> Will this harm the inverter?
No. It shorts one of the relay contacts, meaning it never has significant current flowing through it.
> what are drawbacks of this wiring?
It depends on your local power supply method. If as most of Australia you have MEN (Multiple Earhed Neutral, also called MGN in North America), which is a form of TN-C-S, then connecting AC-in N and AC-out N is OK and safe. That's because you have a separate connection from neutral to earth, and you won't be relying on the earth connection at the transformer, which could be cut by activity far from your premises, and not be aware of the danger.
If however you have the TN-S* earthing system that is common but not universal in South Africa, where the incoming main breaker is double pole (switching neutral as well as active), then you must not connect AC-in and AC-out neutrals, as you would then be relying on the transformer's connection to earth, and this will be unsafe and illegal. In these cases, you have to connect AC-out neutral to a suitable local earth (proper earth stake, there will be local regulations for this), only when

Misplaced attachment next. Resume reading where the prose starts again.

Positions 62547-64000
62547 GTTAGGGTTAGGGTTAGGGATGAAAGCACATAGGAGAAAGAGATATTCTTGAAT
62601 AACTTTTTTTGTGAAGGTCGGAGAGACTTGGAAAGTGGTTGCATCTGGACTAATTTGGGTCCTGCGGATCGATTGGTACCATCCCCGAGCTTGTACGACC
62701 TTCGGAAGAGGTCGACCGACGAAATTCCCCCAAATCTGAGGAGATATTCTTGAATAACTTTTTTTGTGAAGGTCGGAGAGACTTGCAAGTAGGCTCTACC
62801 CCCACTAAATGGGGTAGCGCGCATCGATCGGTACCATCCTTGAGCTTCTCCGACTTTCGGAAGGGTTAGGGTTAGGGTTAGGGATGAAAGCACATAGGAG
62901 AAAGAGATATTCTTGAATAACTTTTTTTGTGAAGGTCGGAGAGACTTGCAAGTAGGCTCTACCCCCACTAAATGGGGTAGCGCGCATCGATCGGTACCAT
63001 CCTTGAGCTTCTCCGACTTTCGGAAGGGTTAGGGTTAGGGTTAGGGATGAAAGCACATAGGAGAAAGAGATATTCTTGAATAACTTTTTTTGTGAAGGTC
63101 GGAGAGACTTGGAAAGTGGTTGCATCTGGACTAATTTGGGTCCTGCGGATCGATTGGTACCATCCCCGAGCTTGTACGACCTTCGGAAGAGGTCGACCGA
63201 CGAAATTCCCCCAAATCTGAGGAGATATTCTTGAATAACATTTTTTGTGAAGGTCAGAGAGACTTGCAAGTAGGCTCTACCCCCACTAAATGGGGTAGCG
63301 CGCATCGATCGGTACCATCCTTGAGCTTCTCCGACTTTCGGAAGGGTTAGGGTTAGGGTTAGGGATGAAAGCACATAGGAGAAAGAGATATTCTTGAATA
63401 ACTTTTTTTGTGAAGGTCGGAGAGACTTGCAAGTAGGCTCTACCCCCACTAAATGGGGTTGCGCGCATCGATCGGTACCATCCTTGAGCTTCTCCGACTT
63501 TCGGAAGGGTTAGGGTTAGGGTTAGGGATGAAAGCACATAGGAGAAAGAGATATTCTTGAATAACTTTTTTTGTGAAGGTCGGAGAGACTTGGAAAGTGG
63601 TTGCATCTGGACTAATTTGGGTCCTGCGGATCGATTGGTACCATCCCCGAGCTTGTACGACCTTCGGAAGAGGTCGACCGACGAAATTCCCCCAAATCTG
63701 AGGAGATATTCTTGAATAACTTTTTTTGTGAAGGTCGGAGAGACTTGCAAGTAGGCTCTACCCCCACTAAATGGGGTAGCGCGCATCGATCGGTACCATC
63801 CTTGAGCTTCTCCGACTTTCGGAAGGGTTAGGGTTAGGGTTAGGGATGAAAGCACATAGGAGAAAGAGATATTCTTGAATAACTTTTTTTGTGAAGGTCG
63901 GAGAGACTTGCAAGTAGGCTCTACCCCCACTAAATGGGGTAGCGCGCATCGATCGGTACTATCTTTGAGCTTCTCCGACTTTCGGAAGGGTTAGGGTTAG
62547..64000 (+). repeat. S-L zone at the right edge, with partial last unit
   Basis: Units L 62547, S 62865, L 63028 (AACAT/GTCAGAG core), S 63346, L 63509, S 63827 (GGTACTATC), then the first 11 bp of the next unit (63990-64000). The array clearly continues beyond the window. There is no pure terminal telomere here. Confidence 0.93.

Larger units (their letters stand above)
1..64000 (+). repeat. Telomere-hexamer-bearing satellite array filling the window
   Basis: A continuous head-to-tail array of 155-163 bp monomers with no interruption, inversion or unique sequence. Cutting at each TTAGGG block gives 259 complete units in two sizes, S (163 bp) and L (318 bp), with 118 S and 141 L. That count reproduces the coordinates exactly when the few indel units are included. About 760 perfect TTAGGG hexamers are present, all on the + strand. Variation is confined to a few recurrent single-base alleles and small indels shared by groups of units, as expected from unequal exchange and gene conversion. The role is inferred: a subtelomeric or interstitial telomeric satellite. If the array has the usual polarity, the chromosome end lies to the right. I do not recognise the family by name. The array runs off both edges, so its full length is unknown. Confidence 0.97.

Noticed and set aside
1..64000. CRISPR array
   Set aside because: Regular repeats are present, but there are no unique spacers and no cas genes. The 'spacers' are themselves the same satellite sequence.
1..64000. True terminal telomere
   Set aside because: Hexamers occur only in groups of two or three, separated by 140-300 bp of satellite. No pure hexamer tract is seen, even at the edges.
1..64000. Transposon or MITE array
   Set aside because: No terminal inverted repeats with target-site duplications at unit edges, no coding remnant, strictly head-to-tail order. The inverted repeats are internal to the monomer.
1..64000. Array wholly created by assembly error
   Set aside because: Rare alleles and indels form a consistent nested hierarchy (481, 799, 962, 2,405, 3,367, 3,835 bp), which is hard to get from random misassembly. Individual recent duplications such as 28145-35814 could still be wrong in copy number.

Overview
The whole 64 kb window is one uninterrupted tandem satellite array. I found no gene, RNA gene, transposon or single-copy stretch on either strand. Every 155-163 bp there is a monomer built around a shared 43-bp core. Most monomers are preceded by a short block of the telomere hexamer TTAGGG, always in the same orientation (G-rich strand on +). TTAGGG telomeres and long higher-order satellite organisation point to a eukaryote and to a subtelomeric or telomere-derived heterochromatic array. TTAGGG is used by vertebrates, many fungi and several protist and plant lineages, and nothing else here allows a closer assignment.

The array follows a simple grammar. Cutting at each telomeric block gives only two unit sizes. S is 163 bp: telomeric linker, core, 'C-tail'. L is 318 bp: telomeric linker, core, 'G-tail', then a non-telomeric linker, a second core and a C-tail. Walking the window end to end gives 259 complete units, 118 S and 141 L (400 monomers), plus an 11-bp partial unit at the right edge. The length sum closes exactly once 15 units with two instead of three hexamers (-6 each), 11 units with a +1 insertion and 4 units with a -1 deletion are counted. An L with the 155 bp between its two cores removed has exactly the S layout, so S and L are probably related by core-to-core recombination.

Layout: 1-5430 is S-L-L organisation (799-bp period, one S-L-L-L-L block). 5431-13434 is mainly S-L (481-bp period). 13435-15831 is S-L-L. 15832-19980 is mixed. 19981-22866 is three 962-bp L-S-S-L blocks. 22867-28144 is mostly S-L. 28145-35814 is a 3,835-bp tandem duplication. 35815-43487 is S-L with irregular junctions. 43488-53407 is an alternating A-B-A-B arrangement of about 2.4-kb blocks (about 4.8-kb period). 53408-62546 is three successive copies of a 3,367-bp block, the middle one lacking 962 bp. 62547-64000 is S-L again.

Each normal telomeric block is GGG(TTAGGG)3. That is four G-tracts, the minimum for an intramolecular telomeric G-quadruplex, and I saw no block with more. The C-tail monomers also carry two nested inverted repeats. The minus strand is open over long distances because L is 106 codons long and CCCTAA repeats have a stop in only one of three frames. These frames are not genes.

AC-out is not already connected to AC-in. Failure to do this properly will result in non-fault currents through earth conductors, which are not designed for this. It will also play havoc with residual current detectors.
[ Edit: *I hope I got that right. I'm relying on this post
by a well regarded poster (who seems to have changed his name to underscore recently). ]
[ Edit: added "TN-S" for the earthing system common in South Africa. Also added "but not universal". ]
Nissan Leaf 2012 with new battery May 2019.
5650 W solar, 2xPIP-4048MS inverters, 16 kWh battery.
1.4 kW solar with 1.2 kW Latronics inverter and FIT.
160 W solar, 2.5 kWh 24 V battery for lights.
Patching PIP-4048/5048 inverter-chargers.